Margot Robbie is a Barbie on a mission in Greta Gerwig’s rousing take on Mattel’s iconic doll


Source: Warner Bros Pictures


Dir: Greta Gerwig. US. 2023. 114mins 

She’s a Barbie girl, in a Barbie world… but what happens when the iconic doll steps out of her dream house and into a decidedly more nightmarish reality? In the confident hands of director Greta Gerwig, the result is ‘existential crisis Barbie’, a doll designed to represent all women who is herself struggling to understand what being a woman actually means. While Gerwig and co-writer Noah Baumbach may couch this self-discovery narrative in powder pinks and unrelenting pep, their message is authentic and acerbic: a feminist call to arms wrapped up in a hugely entertaining popcorn movie.

A feminist call to arms wrapped up in a hugely entertaining popcorn movie

Those summer movie credentials — not to mention Warner Bros’ seemingly bottomless marketing budget — look set to see Barbie become one of the year’s big hits, with stars Margot Robbie and Ryan Gosling helping it reach far beyond existing Barbie fans. Gerwig also brings her own following as an actor and director, delivering a family-friendly package that should thrive in a busy blockbuster marketplace that includes Christopher Nolan’s Oppenheimer, also releasing globally on July 21, and the still-strong Mission: Impossible — Dead Reckoning Part One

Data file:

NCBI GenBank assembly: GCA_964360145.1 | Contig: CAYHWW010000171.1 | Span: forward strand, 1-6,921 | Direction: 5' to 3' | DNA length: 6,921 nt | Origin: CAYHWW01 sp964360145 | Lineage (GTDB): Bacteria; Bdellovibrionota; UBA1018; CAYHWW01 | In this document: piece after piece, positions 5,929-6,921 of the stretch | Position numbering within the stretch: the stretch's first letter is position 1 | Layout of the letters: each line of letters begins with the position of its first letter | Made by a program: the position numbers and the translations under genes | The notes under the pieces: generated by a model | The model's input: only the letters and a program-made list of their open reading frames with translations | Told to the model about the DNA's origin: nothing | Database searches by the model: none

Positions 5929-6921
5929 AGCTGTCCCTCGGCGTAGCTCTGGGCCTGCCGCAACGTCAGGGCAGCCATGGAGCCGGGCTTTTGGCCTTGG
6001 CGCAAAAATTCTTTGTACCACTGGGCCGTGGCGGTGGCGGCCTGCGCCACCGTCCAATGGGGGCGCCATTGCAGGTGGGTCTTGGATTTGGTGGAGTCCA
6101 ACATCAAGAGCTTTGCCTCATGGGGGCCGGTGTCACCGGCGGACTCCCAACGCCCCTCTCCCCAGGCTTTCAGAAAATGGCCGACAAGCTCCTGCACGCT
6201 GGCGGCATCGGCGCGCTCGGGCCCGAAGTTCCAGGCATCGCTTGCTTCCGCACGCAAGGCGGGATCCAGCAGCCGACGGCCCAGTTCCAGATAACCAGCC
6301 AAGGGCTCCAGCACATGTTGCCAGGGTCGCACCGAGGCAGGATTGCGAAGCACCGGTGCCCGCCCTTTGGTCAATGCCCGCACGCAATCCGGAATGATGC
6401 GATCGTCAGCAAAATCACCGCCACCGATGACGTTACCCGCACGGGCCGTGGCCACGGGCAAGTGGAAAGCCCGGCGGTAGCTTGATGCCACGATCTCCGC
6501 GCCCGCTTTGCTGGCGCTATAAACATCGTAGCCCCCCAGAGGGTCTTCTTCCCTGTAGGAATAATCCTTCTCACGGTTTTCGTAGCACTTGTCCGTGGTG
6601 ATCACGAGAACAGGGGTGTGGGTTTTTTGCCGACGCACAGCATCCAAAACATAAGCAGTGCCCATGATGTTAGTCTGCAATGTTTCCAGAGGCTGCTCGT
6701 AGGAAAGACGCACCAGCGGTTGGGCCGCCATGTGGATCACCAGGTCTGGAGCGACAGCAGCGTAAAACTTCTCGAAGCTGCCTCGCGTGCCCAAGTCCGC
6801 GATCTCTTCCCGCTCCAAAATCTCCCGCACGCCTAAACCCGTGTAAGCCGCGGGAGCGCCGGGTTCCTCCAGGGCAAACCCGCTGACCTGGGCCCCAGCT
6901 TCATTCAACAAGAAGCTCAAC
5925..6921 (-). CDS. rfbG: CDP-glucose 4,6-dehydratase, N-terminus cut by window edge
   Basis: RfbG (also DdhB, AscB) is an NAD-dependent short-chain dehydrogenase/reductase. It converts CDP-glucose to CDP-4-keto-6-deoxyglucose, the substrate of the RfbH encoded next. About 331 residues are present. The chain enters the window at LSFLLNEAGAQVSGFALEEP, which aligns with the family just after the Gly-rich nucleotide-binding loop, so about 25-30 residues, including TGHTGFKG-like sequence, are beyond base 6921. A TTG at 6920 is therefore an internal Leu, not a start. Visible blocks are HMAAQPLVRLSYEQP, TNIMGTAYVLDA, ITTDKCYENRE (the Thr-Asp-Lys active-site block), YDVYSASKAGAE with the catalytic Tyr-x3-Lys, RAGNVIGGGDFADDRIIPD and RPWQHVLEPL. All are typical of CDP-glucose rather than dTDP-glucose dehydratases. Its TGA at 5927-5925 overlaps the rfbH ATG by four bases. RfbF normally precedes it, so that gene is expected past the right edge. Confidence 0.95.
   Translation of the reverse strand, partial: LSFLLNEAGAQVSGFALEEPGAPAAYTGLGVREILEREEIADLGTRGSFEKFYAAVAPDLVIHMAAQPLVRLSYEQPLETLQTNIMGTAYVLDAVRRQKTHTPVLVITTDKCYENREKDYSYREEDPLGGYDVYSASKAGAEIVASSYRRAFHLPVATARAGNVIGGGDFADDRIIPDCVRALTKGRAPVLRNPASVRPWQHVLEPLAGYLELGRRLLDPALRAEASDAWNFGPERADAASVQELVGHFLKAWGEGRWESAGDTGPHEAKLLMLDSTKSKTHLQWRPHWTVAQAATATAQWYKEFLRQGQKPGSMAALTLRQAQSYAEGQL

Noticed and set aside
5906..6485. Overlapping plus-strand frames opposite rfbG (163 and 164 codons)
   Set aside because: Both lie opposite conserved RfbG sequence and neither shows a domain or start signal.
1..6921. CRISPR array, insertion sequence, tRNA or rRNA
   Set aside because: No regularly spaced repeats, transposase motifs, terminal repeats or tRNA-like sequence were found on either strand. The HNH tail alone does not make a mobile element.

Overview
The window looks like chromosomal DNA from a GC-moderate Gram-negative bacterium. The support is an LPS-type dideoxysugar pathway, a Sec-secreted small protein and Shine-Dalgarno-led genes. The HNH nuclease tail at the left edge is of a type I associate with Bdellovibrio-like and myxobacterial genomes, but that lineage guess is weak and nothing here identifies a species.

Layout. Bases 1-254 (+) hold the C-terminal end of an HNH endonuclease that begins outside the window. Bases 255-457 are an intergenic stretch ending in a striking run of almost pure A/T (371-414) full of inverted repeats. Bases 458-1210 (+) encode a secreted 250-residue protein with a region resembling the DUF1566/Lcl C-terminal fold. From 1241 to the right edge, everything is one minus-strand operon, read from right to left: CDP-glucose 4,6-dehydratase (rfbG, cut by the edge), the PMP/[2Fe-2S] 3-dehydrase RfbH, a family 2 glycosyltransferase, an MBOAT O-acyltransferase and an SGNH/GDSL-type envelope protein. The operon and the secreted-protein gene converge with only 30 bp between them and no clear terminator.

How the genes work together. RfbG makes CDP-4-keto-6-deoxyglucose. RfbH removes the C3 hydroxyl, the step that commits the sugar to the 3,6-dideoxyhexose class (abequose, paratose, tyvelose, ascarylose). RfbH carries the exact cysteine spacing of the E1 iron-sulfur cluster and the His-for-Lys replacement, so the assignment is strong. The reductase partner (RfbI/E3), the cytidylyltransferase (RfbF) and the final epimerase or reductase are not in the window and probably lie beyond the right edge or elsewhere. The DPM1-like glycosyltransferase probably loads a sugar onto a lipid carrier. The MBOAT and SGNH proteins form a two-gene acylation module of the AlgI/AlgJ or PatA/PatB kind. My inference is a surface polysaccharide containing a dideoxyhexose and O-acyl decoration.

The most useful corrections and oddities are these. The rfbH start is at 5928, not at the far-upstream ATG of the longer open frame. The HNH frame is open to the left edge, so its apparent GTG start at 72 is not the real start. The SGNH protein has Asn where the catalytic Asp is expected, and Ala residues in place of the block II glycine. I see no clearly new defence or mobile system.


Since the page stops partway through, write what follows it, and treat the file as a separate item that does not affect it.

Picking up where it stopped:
Helen Mirren narrates an arresting opening sequence which sets the tone for both the film and its self-aware style; a frame-by-frame parody of the opening of Kubrick’s 2001, in which young girls play ‘mother’ with baby dolls only for a monolithically giant Barbie to land in their midst and change the face of playtime forever. As Mirren explains, Barbie was created in 1959  — by American businesswoman Ruth Handler, who later appears, played by Rhea Perlman, as something of a spirit guide —  to take on any guise; doctor, lawyer, athlete, astronaut. “Because Barbie can be anything, girls can be anything,” was the lofty idea.

This powerful sentiment has subsequently shaped Barbie Land, the fantasy home of myriad diverse Barbie and Kens — and, in one of the ongoing jokes, the singular Allan (launched in 1964 as ‘Ken’s buddy’ , played by Michael Cera) and a host of discontinued (and often questionable) dolls such as the perpetually pregnant Midge. There is a female president, an all-female supreme court, female scientists, Nobel Prize winners and medical professionals. The Kens simply exist as eye candy within Barbie’s orbit; we never see them alone, or contributing to society. It is, perhaps, a toyland version of a feminist utopia, complete with its own vibrant soundtrack featuring often on-the-nose compositions from artists including Lizzo, Sam Smith and Khalid.

It’s also something of a heaven for Barbie fans, veteran production designer Sarah Greenwood working with costume designer Jacqueline Durran to bring elements of the doll’s 50-plus year heritage into every corner of this world. When Ken hurts himself in a surfing accident, for example — he hurls himself at a wave that turns out, like everything else, to be entirely made of plastic — the ambulance that arrives to treat him folds all the way open. This playtime aesthetic is in every small detail; the Barbies sip from empty cups, float instead of walk (to emulate small hands moving them from place to place) and have an outfit for every occasion.